I decided it was about time for me to stop procrastinating. Perhaps I've been spurred on by Mark's insistence that we finally dive down to the bottom of the boxes that have been sitting in my basement for so long. We found the cardboard bottoms, bought some shelves and things are finding new homes. And yet, I still procrastinate.
It's a very deep hole and the only light you can see is if you lean backwards and look exactly straight up, but that's very hard on the neck. So I sit and stare at walls and do nothing. It's time to start climbing out.
Next month will be the one year anniversary of Harriett's death. I still can't believe she is gone. That could be part of it, maybe I am waiting for her to return. I decided to start going through her things today. Yes, her room is pretty much just as she left it. She actually had two rooms, here. One upstairs when we moved in and one on the main floor when she became too weak to do the stairs. She lost her balance on more than one occasion and it was shocking to find her on the floor in her bedroom or the bathroom. It must've been so hard to admit to herself she'd lost so much strength and health.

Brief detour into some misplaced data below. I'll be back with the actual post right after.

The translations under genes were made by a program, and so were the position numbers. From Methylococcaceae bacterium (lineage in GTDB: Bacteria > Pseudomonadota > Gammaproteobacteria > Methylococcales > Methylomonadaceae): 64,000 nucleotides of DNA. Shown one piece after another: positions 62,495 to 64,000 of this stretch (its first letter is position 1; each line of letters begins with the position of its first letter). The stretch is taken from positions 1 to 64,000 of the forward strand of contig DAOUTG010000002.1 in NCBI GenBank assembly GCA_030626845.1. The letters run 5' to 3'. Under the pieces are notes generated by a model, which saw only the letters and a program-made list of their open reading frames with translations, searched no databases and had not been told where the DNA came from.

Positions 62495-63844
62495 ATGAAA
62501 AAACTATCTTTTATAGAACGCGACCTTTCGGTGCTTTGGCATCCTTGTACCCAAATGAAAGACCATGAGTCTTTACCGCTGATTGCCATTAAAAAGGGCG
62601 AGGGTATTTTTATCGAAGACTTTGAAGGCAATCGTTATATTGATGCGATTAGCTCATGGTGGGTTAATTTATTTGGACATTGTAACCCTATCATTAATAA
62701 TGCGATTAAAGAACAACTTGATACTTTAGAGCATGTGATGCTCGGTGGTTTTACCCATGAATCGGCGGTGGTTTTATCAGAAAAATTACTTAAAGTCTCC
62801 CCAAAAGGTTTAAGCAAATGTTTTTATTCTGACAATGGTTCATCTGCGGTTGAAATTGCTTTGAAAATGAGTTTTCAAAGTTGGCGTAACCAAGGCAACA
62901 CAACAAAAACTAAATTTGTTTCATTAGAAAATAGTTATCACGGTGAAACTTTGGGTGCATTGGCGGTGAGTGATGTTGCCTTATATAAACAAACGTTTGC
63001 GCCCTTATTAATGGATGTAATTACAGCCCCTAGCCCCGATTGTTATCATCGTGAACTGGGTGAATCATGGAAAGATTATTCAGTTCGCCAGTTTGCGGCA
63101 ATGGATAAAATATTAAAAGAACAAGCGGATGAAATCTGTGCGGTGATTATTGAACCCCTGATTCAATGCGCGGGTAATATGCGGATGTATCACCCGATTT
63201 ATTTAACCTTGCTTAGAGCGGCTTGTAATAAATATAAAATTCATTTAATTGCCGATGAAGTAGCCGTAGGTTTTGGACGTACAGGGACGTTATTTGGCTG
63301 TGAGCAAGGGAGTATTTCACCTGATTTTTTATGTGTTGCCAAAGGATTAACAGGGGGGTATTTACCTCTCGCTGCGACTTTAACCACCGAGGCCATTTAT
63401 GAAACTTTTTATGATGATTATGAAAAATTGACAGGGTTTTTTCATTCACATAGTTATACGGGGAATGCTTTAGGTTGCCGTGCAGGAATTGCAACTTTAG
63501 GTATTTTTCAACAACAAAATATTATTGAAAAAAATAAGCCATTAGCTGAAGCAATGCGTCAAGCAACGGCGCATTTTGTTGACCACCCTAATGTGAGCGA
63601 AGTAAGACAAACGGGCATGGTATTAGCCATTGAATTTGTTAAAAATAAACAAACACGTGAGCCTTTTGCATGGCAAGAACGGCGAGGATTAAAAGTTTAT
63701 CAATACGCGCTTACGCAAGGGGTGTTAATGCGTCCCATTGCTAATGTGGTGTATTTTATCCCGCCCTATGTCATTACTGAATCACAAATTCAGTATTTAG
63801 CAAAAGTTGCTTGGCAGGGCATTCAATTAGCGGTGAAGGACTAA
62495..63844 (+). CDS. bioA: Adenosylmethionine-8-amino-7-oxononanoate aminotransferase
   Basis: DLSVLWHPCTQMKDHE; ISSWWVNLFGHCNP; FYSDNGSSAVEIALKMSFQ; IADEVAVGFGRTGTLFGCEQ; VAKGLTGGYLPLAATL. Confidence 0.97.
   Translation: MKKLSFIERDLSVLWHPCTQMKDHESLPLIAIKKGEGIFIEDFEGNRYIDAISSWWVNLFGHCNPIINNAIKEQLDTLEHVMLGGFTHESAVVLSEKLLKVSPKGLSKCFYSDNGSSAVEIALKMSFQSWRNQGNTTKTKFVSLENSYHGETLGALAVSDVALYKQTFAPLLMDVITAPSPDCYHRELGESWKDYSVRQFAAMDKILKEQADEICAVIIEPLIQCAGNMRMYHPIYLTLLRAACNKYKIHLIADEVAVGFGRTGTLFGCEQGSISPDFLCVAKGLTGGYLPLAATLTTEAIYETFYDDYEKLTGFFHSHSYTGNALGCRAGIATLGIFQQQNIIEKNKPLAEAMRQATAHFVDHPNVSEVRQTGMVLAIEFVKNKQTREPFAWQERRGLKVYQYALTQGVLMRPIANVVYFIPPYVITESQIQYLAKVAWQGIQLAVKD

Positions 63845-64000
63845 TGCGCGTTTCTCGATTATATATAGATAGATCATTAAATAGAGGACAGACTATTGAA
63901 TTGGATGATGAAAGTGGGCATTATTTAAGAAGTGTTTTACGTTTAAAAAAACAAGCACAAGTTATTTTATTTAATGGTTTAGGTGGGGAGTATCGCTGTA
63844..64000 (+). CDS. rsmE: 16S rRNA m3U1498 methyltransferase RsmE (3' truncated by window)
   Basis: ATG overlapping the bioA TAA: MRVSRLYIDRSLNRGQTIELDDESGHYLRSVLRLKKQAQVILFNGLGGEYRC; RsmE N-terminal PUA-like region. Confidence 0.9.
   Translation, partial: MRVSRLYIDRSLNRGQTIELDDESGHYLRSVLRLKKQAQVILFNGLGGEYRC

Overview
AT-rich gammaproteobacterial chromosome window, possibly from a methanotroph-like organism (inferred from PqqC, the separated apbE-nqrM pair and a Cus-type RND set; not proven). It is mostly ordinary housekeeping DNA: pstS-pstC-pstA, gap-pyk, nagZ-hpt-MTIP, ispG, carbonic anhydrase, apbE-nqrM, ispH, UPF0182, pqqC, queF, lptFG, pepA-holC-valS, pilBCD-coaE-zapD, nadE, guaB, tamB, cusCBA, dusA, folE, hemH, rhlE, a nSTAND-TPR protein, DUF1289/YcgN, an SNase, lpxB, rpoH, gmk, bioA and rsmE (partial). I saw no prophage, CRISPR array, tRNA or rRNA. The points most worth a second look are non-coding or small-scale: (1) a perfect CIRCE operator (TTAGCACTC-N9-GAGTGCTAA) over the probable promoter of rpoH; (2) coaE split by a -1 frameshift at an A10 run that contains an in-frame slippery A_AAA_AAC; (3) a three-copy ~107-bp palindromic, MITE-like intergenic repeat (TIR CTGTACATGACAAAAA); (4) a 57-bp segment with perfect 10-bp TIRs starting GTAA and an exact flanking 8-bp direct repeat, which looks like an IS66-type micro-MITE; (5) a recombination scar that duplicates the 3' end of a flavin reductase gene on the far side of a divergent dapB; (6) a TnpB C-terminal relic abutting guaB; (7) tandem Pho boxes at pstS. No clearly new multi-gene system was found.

I started in her closet in the upstairs bedroom. I can't describe all the senses and emotions that were involved. Harriett was a clothes horse. She didn't spend all her money shopping for clothes but in her opinion, nothing was ever out of style, and she could pull it off. There were such cute dresses and I can remember her in most of them. She could look damn nice. Her body shape was so different than mine, what looked fantastic on her would look awful on me. There were dresses all the way from 3X to just "large." She got much smaller than "large," too, but by then she was living downstairs and there was no need to bring her larger wardrobe down.
When we left Utah and were downsizing some of my mother's things, Harriett took 2 of her purses that I was going to toss out. I'm sort of glad she did. They were very old purses that I am sure Mom had when I was just a child and it brought a smile to see them again. It brought a giggle to open them and find Harriett had never even removed Mom's stuff from them.
I haven't finished with the clothes yet. I just got most of them out of the closet - there are still two dressers to delve into as well as whatever is in the main floor bedroom. It became too hard. Am I wimp? Maybe I should turn on some music and drown out the voices and thoughts in my head. It just feels too personal to be handling and touching all her clothes.
I think a small part of me is looking for some sort of message from her, too. I'd love to know that she has found peace in her afterlife.